2 422/00508/2 recovery steps, indicating that other mechanisms might play an important role in the recovery. In this paper, the results from stumbling experiments are analyzed with a mechanical model of the recovery. Each strategy results in a certain foot placement that determines the ability to control the trunk. In this model, assuming that the goal of the recovery is to control the forward flexion of the trunk (van den Bogert et al. 2002), the trunk torques are expressed in terms of the ground reaction forces (GRF) and their point of application. Considering that the point of application of the GRF depends on the foot placement, the mechanical limitations of each recovery strategy can be identified. 2 Materials and methods 2.1 Experiments Four healthy young male subjects participated in the stumbling experiments (Table 1). The Medical Ethical Committee of the local rehabilitation hospital approved the experimental protocol and the subjects signed an informed consent. While the subjects were walking at 1.1 m/s (4 km/h) on a treadmill, an unexpected perturbation was applied and recorded. The perturbation consisted of blocking a rope attached to the left lower leg, thus braking the forward swing phase. The perturbation onset and the duration of the blockage were set at early, mid, and late swing with short (250 ms) or long (450 ms) durations for early swing and short duration for the perturbations in mid or late swing. The gait cycle was monitored online by means of a footswitch under the footwear sole in order to synchronize the perturbation instant. The order of the perturbation types and the time between them was random, and the subject was not informed if a perturbation was going to be applied (Forner Cordero et al. 2003). A safety frame attached by a rope to a chest harness prevented the subject from falling. The rope was loose enough so that the subject could lean without tensing it. If the rope were tensed, this would be considered a fall. The motion of the body was measured by means of a five-camera VICON system (VICON 370). The joint and segment angles were calculated following the procedure described by Koopman (Koopman et al. 1995). The same steps were recorded at 50 Hz with plantar pressure insoles (Pedar, Novel GmbH) placed inside of the subject s footwear. With the motion data, plus the vertical GRF and the centers of pressure, total (CoP), right (CoPR), and left (CoPL) foot, obtained from the insoles, it is possible to compute the inverse dynamics following an optimization procedure described elsewhere (Forner Cordero et al. 2004a). In this way, the joint forces and moments were computed for an eight-segment model (Koopman et al. 1995). 2.2 Model The model of the double stance was aimed at relating the foot placement, which resulted from different strategies and can be regarded as the model input, to the trunk control margins, i.e., maximal trunk torques (model output). This model consisted of three links in the sagittal plane (Fig. 1). The trunk was connected by two hip joints, located at the same position, to the legs. Each leg was defined as a variable-length link between the centers of pressure under each foot (x CoPR and x CoPL ) and the hip joints. The trunk motion resembles an inverted pendulum rotating around the hip joint. The hip torque M z hip can be written as: M z hip = (I CT + at 2 m T ) θ T +m T a T ((ÿ ) hip + g) cos θ T ẍ hip sin θ T, (1) with m T the mass of the trunk, I CT the inertia moment of the trunk with respect to the center of mass, a T the distance between the hip joint and the center of mass (COM) of the trunk, x hip, y hip anteroposterior and vertical position of the hip joint (Fig. 1) respectively, g the acceleration term due to gravity (9.81 m/s 2 ), and θ T the segment angle of the trunk with respect to the horizontal (Fig. 1). With L being the leading limb, R the trailing limb, and x CoPR, x CoPL the positions of the centers of pressure, CoPR Table 1. Subject characteristics and recovery strategy chosen Subject Height Weight Age Eleva- Lowe- De- Fall (cm) (Kg) (years) ting ring layed lowering A B C D Mean (SD) (7) (7) (3) Total Fig. 1. Three-link model used for the interpretation and simulation of the recovery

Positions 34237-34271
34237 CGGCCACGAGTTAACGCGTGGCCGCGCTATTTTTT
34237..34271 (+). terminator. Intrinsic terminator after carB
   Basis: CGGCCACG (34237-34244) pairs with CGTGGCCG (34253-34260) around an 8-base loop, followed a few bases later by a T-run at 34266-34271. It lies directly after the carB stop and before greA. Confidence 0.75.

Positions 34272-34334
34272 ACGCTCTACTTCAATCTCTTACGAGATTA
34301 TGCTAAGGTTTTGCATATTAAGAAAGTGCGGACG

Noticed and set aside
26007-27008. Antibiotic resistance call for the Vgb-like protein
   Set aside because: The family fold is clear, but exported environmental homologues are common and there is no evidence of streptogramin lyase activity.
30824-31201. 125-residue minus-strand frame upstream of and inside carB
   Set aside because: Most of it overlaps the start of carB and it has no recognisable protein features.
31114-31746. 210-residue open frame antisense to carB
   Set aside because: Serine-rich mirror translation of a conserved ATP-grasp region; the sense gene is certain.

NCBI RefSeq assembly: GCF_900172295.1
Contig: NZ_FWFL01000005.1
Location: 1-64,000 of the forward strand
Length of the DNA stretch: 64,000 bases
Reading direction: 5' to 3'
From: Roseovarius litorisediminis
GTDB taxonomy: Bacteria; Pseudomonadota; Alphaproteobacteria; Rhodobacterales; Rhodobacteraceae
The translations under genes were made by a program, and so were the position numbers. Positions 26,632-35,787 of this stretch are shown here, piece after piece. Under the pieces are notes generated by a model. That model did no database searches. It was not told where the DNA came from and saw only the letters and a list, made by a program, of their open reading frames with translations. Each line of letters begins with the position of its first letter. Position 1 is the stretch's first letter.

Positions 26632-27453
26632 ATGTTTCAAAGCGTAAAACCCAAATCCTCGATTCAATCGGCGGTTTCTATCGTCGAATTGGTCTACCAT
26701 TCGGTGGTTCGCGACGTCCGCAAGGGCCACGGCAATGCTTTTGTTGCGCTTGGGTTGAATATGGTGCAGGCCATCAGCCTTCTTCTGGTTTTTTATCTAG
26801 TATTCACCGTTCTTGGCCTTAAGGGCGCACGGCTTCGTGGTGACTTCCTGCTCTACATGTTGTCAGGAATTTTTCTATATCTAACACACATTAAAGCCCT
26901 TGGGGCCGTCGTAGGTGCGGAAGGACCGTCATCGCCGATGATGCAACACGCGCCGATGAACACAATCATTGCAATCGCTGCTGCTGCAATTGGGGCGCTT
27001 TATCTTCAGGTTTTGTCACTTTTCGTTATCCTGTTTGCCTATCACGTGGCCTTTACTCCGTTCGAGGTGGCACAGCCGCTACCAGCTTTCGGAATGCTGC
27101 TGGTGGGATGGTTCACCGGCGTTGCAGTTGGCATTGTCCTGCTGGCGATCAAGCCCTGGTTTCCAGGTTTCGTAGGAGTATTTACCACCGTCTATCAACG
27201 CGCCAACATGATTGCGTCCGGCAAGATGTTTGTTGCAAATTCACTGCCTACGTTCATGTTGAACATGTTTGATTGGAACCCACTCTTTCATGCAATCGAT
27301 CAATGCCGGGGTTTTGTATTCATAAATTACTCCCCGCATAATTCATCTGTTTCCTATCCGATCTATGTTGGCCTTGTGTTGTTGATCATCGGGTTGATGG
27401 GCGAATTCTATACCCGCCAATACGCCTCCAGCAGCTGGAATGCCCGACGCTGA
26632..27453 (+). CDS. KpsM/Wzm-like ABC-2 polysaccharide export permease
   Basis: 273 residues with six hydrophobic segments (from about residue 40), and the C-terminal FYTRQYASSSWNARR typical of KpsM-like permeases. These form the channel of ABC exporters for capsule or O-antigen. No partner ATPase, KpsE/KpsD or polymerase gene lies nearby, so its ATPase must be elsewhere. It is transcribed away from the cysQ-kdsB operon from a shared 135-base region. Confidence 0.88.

3 422/00508/3 and CoPL, under each foot, the hip moment is expressed in terms of the GRF as: M z hip = F gr x L R sin θ R + FgL x L L sin θ L F y gr L R cos θ R F y gl L L cos θ L +m L g (b R cos θ R + b L cos θ L ). (2) In these equations m L is the mass of the leg (assuming that both legs have the same mass); b R and b L are the distances between the hip joint and, respectively, the COM of the right and left leg; L R and L L are the lengths of the modeled legs between the hip joint and the CoP of each foot; θ R and θ L are the segment angles of the right and left leg, respectively, with respect to the horizontal; Fg x and F g y are the anteroposterior and vertical GRF acting on the CoP; F x gr, F y gr and F gl x, F y gl are the anteroposterior and vertical GRF, respectively, acting on CoPR and CoPL. Equation (2) is equivalent to (3) when the leg angles are expressed in terms of the positions of the hip and the centers of pressure of the right (CoPR) and left (CoPL) foot: M z hip = F gr x y hip + FgL x y hip F y gr (x hip x CoPR ) +F y gl (x CoPL x hip ) +m L g (b R cos θ R + b L cos θ L ). (3) These equations show that, during double stance, the maximal hip torques depend on the relative positions of the hip and the centers of pressure CoPR and CoPL. The vertical force must be positive (except on sticky floors) and is limited by the subject s weight and the maximal vertical acceleration of the center of mass. The horizontal force under each foot is a fraction of the vertical force for each foot limited by the friction coefficient between foot and floor Maximal torques during normal double stance. It must be noted that the hip is between the centers of pressure. The leading limb is ahead of the trailing limb, and the hip moves between CoPL and CoPR [(4)]: x CoPR x hip 0 and x CoPL x hip 0 F y gr 0, Fy gl 0. (4) Equations (3) and (4) show that the maximal and minimal hip extension torques occur when all the vertical force is applied at the leading and trailing limb, respectively. If we assume that the horizontal GRF on each foot act in the direction of the line that joins each CoP with x hip, this force can only contribute to reduce the maximal flexion or extension torques at the hip. Therefore, the maximal torques can be written as: Maximal flexion torque: M z hip = F g y (x CoPR x hip ) (5a) Maximal extension torque: M z hip = F g y (x CoPL x hip ), (5b) where the left leg is the leading limb and Fg y represents the maximal vertical force. Given the step length and the hip trajectory, it is possible to calculate the maximal hip torque that a subject can apply to control the trunk flexion during double stance. The model is further simplified assuming that during double stance CoPL and CoPR do not move and the distance between them defines the step length False double stance. If the hip is ahead of the leading limb CoP, only the horizontal forces and the weight of the legs can contribute to an extension torque [(3)]. However, the horizontal forces have an effect on the anteroposterior acceleration of the COM. Therefore, the horizontal forces result in an extension moment at the hip joint but at the cost of a forward acceleration of the hip. It is named a false double stance because it is not possible to control the trunk independently of accelerating the COM anteroposteriorly. 2.3 Simulation of the recovery double stance This model was used to evaluate the effect of the step length in controlling the trunk forward flexion. First, using an inverse dynamics approach, the maximal and minimal hip torques were computed with (5a) and (5b). With these torques, a forward dynamics calculation of the maximal possible trunk extension and flexion angles was performed [(1)]. Secondly, the effect of changes in the swing speed, resulting in different step lengths, was simulated using experimental data. The input parameters were the swing speed and the swing time, which define the step length. The initial conditions for the trunk angle and angular acceleration were obtained from experimental data, and the hip was considered to move forward at the gait speed (1.1 m/s in all the trials). The inertial parameters of the trunk were taken from Winter (1990). The model describes the hip torques as a function of the CoP positions, the GRF, and the hip trajectory. The effect of the different step lengths resulting from the elevating, lowering, and delayed lowering strategies was simulated with the model. 2.4 Data analysis The variables obtained from the experimental data were: step length and time, angle, angular velocity, and angular acceleration of trunk at heel strike, at toe-off, and at onset and end of perturbation; hip position with respect to the center of pressure of trailing foot and hip velocity and acceleration at the same instants. The choice of these variables was justified by the model equations. The recovery strategies were classified into three groups according to the step length and time normalized to the normal gait values for each subject using cluster analysis (K-means clusters, SPSS from SPSS Inc.). The mean and standard deviations of the hip positions relative to CoPR and CoPL in the anteroposterior direction were calculated at heel strike, toe-off, and, for the perturbed trials, perturbation instants. An analysis of variance (ANOVA), considering the strategy as a factor, of the relative hip position and trunk angles at the end of the perturbation and heel strike left and toe-off right was aimed at establishing whether these variables determine the strategy choice. The significance (at a 0.05 level) of the difference was examined with a post hoc test (assuming that the variances were not equal; Tahmane s T2, SPSS from SPSS Inc.).